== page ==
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From UTEP for Black History Month: Resistance through Black joy

The Student and Engagement Leadership Center, Black Student Union, and Multi-Cultural Greek Council held “Call for Art!”, a showcase where African American/Black artists in the El Paso community submit art with the theme “Black joy.” Photo courtesy of Annel Mena

From drawings to sculptures to paintings, UTEP student organizations are ready to showcase the artistic talents of Black individuals in the community. A collaboration between the Student and Engagement Leadership Center, Black Student Union, and Multi-Cultural Greek Council, the event, “Call for Art!” is a showcase of art from African American/Black identifying artists not only at UTEP, but in El Paso community as well. 

“Something that we wanted to do throughout these months as a department is that we wanted to show(case) our students, not just academically, but also artistically, socially,” said Annel Mena, the coordinator of leadership, inclusion and advocacy at UTEP’s Student Engagement and Leadership Center. “We just wanted to offer various types of activities and organize programs throughout (Black History Month).  We just wanted to portray African American/Black identifying artists and give them that platform to display their art.” 

This year’s theme is also one that people may not be familiar with and highlights the positive details of being part of the Black community. 

The theme is using art to show off different forms of resistance through Black joy, which represents the unconditional love the Black community has for itself. “Black joy” emphasizes acts of joy that the Black community has and has not been able to express freely during social-political turmoil and dark times in our country’s history. It celebrates the achievements and identity of oneself, which can be honored by all people.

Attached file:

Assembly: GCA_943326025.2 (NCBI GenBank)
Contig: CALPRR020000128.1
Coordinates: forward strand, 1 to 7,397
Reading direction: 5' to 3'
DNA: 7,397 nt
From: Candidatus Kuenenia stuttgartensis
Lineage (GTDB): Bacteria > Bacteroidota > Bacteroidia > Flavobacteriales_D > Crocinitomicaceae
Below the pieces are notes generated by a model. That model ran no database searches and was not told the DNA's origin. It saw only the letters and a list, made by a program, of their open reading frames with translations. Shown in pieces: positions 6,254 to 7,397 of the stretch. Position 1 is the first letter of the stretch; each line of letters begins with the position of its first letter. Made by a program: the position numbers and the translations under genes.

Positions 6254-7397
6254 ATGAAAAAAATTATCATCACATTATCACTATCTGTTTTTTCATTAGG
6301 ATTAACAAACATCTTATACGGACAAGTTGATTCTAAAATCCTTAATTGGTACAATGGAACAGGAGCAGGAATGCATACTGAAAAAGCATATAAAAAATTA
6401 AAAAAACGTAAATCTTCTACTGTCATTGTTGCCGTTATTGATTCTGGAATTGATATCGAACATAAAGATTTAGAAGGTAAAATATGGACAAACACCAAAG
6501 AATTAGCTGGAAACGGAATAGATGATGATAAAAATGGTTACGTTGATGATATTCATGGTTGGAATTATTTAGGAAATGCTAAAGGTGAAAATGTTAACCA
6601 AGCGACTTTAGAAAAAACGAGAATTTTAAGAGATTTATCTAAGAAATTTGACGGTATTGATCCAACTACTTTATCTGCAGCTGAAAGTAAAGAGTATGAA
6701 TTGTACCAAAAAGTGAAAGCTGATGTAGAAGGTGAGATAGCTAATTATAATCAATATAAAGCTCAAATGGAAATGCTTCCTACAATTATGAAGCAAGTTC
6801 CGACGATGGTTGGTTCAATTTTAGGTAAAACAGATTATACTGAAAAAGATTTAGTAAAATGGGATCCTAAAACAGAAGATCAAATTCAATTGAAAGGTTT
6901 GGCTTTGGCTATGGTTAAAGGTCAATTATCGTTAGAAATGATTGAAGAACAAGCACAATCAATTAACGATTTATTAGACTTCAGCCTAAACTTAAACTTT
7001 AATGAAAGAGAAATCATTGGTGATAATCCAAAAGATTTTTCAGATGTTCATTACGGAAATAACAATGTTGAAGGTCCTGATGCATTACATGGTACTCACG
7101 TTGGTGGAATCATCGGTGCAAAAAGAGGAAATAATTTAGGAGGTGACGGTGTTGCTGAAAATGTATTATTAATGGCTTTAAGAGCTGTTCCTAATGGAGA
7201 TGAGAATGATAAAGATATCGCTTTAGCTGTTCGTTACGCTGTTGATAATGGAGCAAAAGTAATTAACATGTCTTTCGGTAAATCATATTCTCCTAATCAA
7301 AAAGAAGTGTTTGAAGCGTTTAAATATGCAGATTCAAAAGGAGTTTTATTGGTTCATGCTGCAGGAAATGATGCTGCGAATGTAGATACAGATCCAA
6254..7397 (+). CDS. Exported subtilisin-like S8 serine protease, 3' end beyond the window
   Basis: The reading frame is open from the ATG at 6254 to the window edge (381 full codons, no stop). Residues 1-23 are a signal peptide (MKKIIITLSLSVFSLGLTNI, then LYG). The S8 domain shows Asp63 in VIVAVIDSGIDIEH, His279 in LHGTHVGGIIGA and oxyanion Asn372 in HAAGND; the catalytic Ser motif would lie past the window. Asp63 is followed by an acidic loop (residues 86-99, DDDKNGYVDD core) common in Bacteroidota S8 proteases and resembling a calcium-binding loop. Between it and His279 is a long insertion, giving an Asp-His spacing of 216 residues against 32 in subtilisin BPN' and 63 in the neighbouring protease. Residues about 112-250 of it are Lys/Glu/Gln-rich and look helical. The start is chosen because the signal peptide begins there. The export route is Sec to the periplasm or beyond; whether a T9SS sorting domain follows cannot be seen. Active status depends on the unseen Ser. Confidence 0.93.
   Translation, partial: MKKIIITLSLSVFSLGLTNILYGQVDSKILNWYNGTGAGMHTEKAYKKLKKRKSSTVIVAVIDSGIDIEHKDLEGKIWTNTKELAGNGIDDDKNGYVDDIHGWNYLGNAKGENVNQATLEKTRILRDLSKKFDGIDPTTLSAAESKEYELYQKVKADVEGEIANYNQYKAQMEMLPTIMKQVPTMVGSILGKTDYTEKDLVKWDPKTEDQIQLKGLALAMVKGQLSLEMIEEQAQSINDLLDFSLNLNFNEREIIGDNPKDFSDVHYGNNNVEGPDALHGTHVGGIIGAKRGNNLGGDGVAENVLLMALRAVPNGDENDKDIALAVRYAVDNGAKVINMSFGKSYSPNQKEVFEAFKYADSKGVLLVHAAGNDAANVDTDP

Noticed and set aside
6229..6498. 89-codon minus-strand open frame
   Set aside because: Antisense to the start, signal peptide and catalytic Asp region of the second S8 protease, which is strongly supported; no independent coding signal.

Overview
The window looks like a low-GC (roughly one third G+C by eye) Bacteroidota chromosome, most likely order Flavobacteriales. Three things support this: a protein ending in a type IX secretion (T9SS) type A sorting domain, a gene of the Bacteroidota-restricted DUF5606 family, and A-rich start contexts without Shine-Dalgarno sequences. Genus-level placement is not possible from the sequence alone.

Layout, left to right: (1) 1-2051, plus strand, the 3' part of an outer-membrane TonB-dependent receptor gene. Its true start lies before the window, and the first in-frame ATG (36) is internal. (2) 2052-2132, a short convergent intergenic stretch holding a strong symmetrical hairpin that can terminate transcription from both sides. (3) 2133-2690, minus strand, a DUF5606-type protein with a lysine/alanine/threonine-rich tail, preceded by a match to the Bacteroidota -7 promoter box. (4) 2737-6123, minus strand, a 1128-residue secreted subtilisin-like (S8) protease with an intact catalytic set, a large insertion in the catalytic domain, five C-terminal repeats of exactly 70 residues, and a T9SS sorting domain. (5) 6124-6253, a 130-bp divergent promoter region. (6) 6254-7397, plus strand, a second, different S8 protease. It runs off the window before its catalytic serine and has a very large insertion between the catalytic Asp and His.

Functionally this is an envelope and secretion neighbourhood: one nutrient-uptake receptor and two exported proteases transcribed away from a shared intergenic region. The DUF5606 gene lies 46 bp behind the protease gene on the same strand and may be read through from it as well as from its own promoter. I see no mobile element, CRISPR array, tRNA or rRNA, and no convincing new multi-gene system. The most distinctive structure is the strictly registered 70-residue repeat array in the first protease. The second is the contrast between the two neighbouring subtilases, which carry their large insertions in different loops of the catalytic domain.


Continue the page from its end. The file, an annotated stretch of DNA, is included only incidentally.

“I find resistance specifically to be a really interesting word because, you know, resistance is not necessarily only a physical fight,” said Carolyne Ambrose, assistant to the director of the African American Studies Program at UTEP. “What I’ve come to realize is that it’s also a mental and spiritual fight. Resistance is a way also of paying homage to those who came before us. We have voices and they’re important, strong, powerful voices that must be heard. Some of the ways that we are heard is through painting, through sculpture, through poetry, through clothing, through hairstyles. That’s how I feel about the theme, this is just a way to be heard.” 

From paintings to puppets, many forms of art were submitted to the “Call for Art” and reflected the messages each artist was trying to convey.  

One such example is a patchwork puppet made by Anthony Stokes, an educator for the El Paso Independent School District. 

“Her name is Angeline. The message behind is that she’s the description of these remnants and memories and fragments of all of these ancestors who have been lost to us, and she’s like the remaining hope for them,” Stokes said. “That’s what she represents. She’s these patchwork pieces that are from different cultures, that are strongly inspired by a lot of African patchwork rag dolls. In a sense, it’s about what she collectively is together, all of these different aspects that make her unique.” 

The art pieces for this “Call for Art” will be exhibited at Union Gallery from Feb. 6 to Feb. 8. For more information visit Minetracker. 

Elisha Nunez may be reached at [email protected] 



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About the Contributor
Elisha Nuñez
Elisha Nuñez, Staff Reporter
Elisha Nuñez is a multimedia journalism student with a minor in marketing at the University of Texas at El Paso.  He works as a reporter for The Prospector, and loves to write about arts, culture, and people. This semester, he wishes to do more freelance work for publications in and outside of El Paso. After graduation, he would like to experience multiple positions at different places, and even has plans for continuing his current education outside of the U.S.
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From UTEP for Black History Month: Resistance through Black joy